Children will soon enjoy
a new park
Malkasian who fought hard, and lobbied for a new law to protect foster children, wept along side of Patricia Sotelo (Sirita’s biological mother) during a tree planting ceremony at Lundeen Park, in remembrance of his foster daughter Sirita.
“For two years now I have mourned the death of my daughter, and with a stroke of a pen on May 11, I could begin to celebrate her life, and today with the planting of a tree we start the process of healing,” said Malkasian.
Dozens of citizens gathered for a moment of silence while listening to Malkasian, and cried privately as he spoke.
“We were all victimized,” he said… “But today we have turned that around.”
Malkasian continued saying, “A child's development has strict timelines. So must the law. We have made many changes, but there is more work to do.”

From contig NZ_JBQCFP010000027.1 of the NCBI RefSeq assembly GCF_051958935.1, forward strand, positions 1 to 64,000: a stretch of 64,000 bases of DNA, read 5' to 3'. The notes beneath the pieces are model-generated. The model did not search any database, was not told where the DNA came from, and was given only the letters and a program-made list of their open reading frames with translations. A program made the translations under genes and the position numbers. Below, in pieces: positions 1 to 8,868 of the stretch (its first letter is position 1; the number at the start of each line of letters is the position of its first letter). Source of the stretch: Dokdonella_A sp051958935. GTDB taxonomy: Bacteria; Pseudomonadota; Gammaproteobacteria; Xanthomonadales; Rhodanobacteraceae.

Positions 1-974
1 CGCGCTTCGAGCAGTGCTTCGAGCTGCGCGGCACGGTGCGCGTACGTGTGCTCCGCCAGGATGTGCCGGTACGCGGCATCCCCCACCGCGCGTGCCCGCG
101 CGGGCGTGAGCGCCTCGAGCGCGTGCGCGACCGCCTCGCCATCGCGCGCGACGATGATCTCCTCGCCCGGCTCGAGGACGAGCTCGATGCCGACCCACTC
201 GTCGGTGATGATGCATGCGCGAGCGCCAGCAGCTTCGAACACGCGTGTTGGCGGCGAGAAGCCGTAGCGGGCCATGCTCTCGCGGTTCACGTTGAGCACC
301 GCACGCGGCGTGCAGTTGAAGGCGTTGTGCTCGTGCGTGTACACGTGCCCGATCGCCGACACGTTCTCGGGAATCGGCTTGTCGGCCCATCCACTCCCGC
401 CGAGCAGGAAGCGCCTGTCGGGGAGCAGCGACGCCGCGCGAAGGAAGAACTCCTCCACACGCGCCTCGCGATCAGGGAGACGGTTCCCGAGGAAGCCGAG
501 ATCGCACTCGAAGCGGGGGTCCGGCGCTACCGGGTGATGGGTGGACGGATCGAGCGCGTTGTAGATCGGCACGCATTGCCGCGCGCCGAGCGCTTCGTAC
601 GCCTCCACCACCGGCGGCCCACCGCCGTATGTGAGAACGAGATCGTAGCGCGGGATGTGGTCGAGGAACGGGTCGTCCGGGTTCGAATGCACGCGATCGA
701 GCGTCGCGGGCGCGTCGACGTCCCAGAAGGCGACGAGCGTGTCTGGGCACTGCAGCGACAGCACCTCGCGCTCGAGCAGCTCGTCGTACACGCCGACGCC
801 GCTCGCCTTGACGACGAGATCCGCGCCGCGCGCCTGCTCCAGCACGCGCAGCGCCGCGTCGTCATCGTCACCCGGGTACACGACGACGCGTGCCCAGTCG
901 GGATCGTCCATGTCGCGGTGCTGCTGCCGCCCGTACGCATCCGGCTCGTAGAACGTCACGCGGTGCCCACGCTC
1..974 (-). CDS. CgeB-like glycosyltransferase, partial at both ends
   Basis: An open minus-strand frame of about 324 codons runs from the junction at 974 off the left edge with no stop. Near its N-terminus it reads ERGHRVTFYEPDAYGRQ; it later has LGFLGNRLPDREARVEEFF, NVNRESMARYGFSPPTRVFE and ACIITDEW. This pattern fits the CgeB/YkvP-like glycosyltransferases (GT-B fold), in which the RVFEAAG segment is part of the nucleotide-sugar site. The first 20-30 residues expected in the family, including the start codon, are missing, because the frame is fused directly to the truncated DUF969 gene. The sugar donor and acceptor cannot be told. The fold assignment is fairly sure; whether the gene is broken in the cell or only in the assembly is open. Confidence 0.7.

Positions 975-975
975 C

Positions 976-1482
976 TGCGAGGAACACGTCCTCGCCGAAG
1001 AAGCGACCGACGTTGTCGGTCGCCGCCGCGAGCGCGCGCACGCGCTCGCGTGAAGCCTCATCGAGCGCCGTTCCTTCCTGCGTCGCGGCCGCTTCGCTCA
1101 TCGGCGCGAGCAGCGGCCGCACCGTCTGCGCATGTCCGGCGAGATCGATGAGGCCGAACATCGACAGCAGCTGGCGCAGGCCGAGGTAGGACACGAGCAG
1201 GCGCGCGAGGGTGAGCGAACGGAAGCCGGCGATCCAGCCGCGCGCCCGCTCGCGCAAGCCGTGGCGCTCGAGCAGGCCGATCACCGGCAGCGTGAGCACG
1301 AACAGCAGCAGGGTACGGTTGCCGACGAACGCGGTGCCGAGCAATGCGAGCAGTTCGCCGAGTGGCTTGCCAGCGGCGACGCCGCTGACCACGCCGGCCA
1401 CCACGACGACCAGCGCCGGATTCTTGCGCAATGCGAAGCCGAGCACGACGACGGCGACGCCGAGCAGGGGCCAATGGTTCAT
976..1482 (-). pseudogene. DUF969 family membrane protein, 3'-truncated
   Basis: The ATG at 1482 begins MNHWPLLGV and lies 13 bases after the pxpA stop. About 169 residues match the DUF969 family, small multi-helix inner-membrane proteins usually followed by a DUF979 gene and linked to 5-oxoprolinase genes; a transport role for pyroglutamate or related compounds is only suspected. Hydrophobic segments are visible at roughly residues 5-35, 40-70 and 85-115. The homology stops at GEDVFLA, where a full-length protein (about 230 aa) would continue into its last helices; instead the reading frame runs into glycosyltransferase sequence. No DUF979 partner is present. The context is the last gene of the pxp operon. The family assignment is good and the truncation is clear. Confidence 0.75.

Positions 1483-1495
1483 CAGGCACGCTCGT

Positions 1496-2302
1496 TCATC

He looked towards the sky and said, “It was all for you, Boo Boo. It was all for you,” and cried.
Chief Randy Celori spoke on behalf of local law enforcement asking community members in Lake Stevens and Washington, to “take an active roll,” in identifying risk factors that may lead to child abuse or neglect, and report those incidents to the authorities.
“Once you report them, follow-up and make sure the appropriate things are going on,” Celori said.
The family members of Sirita’s biological father huddled around each other as they grieved on their own one more time on this special day.
Each of them ready for a new beginning, the grandfather said, “We were glad to be here, but it is time to move on and take care of our other children.”
The ceremony was made possible in part to Terese Bannon for the tree planting idea, Mayor Vern Little, Diane Swift, and the Lake Stevens Public Works Department.